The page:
Several lines of evidence indicate that SSCs constitute one of the most important stem cells systems in view of a number of their unique characteristics. First, SSCs can be considered “immortal” germ cells because they are present from birth to death and they produce sperm that transmit genetic information to subsequent generations. Thus, they represent a very valuable resource for experimental modification of the mammalian genome [46]. Second, SSCs self-renew throughout life and they differentiate into spermatocytes, spermatids, and eventually mature spermatozoa, and thus they can be used as an excellent model to elucidate the molecular mechanisms governing stem cell renewal versus differentiation. Third there is the clear potential to use SSC transplantation to restore fertility in cancer patients after chemotherapy or irradiation therapy [47]. Finally, recent studies have demonstrated that SSCs can acquire pluripotency to become ESCs that are able to differentiate into all cell lineages of the three germ cell layers [8-13]. Therefore, SSCs have great potential for cell-based and autologous organ regeneration therapy for human diseases without the associated ethical issues and immune rejection. The regulation of SSCs requires the actions of intrinsic factors and extrinsic signals, and it has been suggested that SSC renewal is regulated primarily by intrinsic factors [18]. Thus, it is imperative to uncover intrinsic molecules regulating the renewal or differentiation of SSCs before the cells can be used in the clinic.

MiRNAs play crucial roles in the regulation of cellular proliferation [4], differentiation [5, 6], and apoptosis [7]. Generating expression profiles of miRNAs in male germ cells is a prerequisite for a thorough understanding of their roles in regulating SSC fate decisions. Although several studies show the expression patterns of miRNAs in mouse germ cells [15] and mouse gonocytes [16], the expression, function, and the targets of individual miRNAs in controlling SSC fate determinations remain mostly unknown. We found using real time PCR and miRNA microarray that miRNA-20 and miRNA-106a were expressed preferentially in mouse SSCs. Our results are consistent with a recent report by Smorag and colleagues showing that miRNA-20 (also known as miRNA-20a) is highly expressed in mouse SSCs [17]. However, the same group also showed that miRNA-20 is present at a high level in other spermatogonia and in meiotic germ cells. This is probably due to the fact that the more differentiated spermatogonia and the isolated meiotic germ cells from Sycp3/DsRed transgenic mice may contain SSCs. Purity of the isolated cell fractions was not presented in the Smorag paper. To some extent, our results are also consistent with the report showing that miRNA-106a is present in type A spermatogonia but absent in the differentiated type B spermatogonia [15]. We further revealed cellular localization of miRNA-20 and miRNA-106a in the spermatogonia. Considered together, the expression profiles and subcellular localization of miRNA-20 and miRNA-106a in adult mouse testes suggest that miRNA-20 and miRNA-106a may play essential roles in regulating the renewal of mouse SSCs.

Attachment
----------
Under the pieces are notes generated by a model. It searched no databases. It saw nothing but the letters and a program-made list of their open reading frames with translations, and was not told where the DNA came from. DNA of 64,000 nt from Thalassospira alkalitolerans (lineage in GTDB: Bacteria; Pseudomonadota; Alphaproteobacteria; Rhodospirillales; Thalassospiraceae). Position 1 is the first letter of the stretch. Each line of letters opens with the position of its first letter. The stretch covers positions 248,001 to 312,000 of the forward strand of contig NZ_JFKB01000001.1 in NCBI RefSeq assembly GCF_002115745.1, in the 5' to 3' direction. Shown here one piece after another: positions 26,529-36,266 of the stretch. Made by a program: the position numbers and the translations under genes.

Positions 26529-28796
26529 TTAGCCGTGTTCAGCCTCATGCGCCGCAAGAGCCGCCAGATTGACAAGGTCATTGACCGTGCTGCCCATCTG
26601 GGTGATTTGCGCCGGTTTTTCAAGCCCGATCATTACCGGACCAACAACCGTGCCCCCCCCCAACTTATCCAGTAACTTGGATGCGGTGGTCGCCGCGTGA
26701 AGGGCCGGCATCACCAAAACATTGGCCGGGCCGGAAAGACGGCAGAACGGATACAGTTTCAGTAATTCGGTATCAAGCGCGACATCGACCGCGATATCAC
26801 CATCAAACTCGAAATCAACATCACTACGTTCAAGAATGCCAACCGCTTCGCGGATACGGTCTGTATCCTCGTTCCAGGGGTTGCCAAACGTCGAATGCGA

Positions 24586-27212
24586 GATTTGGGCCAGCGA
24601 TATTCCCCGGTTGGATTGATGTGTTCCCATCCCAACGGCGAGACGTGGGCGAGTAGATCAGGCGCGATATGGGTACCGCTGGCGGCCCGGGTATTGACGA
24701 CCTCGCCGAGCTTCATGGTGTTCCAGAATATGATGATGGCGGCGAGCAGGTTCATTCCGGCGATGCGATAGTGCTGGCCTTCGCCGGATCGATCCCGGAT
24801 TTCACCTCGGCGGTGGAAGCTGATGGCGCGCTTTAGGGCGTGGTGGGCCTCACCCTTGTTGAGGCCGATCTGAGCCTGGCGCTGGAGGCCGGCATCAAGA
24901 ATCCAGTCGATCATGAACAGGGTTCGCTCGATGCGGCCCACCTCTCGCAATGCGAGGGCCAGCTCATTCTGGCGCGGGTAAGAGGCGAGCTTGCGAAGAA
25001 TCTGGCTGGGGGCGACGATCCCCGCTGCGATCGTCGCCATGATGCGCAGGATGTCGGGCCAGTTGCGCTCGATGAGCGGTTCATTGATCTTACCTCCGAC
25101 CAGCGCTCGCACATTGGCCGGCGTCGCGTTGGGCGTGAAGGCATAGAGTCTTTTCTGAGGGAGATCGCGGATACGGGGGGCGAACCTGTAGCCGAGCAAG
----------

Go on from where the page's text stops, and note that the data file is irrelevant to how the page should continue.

Interestingly, our miRNA and cDNA microarray revealed an inverse relationship in the expression of Lin28 mRNA and miRNAs Let-7G and Let-7I between mouse SSCs (GFRα1-positive spermatogonia) and the non-stem cells (GFRα1-negative spermatogonia) (supporting information Table S1), suggesting that Let-7G/Let-7I/Lin28 form a regulatory loop to regulate fate decisions of SSCs. It has been shown that Lin28 is specifically expressed in mouse As, Apr, and Aal spermatogonia and that Lin28-positive spermatogonia comprise two cell subpopulations including high stem cell potential and high differentiation commitment [48]. Taken together, Lin28 is present preferentially in spermatogonia with high differentiation commitment. Notably, our microarray data on the expression of Let-7G, Let-7I, and Lin28 are in contrast to the finding that down-regulation of Let-7 and higher levels of Lin28 are required for maintenance of ESC pluripotency [49], highlighting that SSCs are distinct from ESCs in miRNA signatures and gene regulation networks, although SSCs can acquire pluripotency in vitro to become ESCs [8-13]. Moreover, our miRNA microarray showed that miRNA-21 was over-expressed (1.46-fold) in mouse SSCs (GFRα1-positive spermatogonia) compared with the non-stem cells (GFRα1-negative spermatogonia), suggesting that miRNA-21 may regulate the renewal of GFRα1-positive SSCS. We also identify a list of miRNAs that are enriched in mouse SSCs compared with non-stem cells. These miRNAs may play important roles in the maintenance of SSCs.

Using miRNA mimics and inhibitors, we revealed that miRNA-20 and miRNA-106a promote renewal (proliferation and DNA synthesis) of SSCs. More importantly, functional assays by miRNA mimics and inhibitors show that these two miRNAs are essential for renewal of SSCs, as evidenced by the phenotypic changes of Pcna, Plzf, and Kit in vitro. We further demonstrated that miRNA-20 and miRNA-106a are required for renewal of mouse SSCs in vivo, as shown by the enhancement of colony formation and Gfra1, PCNA, Pou5f1, Plzf, and Ret expression. Our ability to identify miRNA-20 and miRNA-106a as endogenous regulators promoting mouse SSC renewal and proliferation may be applicable in humans to obtain sufficient numbers of SSCs for therapeutic applications, as human SSCs are very rare (only one or two SSCs in each 5 µm cross section) [50].